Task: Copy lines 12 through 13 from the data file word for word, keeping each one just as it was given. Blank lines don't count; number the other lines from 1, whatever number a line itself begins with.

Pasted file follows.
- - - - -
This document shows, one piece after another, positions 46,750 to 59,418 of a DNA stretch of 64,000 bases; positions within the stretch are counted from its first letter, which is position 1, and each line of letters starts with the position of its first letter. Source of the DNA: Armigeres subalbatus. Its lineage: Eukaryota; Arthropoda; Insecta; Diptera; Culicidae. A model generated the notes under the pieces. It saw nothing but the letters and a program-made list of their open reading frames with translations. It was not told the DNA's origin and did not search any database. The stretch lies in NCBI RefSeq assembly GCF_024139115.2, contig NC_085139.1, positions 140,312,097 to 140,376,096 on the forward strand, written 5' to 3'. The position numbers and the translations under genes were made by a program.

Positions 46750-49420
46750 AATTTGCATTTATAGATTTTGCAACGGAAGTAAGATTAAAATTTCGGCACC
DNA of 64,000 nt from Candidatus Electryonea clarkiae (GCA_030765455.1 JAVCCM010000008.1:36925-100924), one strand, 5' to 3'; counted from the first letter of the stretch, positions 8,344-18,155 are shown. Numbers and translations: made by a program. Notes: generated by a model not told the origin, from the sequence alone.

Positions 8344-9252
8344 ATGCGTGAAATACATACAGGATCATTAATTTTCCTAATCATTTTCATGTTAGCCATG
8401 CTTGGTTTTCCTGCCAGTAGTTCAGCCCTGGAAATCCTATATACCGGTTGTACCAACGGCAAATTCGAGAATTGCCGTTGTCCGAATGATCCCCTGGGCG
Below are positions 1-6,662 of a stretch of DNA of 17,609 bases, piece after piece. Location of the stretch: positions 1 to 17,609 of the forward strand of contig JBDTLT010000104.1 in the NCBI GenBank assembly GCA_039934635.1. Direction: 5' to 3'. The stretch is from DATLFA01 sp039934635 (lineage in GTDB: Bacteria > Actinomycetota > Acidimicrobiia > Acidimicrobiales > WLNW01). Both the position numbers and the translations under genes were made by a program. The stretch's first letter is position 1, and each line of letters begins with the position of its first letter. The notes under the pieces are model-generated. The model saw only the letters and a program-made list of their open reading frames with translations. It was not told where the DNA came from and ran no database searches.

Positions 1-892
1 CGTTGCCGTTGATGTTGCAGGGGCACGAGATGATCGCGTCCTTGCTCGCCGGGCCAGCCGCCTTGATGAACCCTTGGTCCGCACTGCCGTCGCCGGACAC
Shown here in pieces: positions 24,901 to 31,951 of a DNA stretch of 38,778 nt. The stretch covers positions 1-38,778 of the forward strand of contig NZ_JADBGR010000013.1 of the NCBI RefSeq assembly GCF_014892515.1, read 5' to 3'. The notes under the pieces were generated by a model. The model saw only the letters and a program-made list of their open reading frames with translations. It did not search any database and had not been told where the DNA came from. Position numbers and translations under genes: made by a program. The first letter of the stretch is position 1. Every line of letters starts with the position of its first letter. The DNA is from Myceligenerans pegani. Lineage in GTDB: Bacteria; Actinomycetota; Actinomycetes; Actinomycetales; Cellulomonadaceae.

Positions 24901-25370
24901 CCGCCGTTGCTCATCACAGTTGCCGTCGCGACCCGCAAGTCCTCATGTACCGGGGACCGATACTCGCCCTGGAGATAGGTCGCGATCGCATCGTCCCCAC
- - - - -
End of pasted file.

Positions 24901-25370
24901 CCGCCGTTGCTCATCACAGTTGCCGTCGCGACCCGCAAGTCCTCATGTACCGGGGACCGATACTCGCCCTGGAGATAGGTCGCGATCGCATCGTCCCCAC